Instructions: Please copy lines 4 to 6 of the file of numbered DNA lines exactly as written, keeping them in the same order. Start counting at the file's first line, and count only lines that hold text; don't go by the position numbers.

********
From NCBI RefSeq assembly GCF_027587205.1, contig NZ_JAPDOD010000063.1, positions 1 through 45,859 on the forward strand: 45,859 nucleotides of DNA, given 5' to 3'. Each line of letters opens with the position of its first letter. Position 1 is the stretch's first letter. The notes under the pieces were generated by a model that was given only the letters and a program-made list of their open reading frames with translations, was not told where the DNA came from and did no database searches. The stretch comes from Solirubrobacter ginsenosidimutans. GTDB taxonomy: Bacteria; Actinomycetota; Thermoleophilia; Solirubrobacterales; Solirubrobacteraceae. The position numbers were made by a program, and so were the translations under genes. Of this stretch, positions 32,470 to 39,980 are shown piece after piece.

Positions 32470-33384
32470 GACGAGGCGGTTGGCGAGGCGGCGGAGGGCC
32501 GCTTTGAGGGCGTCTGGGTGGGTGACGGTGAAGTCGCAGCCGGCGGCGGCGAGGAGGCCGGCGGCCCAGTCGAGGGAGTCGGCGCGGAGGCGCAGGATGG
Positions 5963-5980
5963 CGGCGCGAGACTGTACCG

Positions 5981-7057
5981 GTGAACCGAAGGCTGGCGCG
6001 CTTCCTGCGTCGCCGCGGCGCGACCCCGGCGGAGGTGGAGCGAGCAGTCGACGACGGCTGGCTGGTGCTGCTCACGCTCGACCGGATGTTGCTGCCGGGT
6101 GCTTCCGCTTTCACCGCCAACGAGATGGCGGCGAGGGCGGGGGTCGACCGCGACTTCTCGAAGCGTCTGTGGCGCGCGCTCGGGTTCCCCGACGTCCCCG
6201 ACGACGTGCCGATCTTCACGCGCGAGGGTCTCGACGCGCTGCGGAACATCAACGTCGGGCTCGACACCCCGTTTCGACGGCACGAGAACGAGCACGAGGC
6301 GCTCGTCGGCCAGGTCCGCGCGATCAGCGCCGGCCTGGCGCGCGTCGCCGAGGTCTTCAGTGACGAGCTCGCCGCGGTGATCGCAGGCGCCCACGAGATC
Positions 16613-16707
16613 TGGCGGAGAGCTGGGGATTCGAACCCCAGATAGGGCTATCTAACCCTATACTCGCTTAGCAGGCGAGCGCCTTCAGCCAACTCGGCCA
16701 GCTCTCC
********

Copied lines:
32501 GCTTTGAGGGCGTCTGGGTGGGTGACGGTGAAGTCGCAGCCGGCGGCGGCGAGGAGGCCGGCGGCCCAGTCGAGGGAGTCGGCGCGGAGGCGCAGGATGG
Positions 5963-5980
5963 CGGCGCGAGACTGTACCG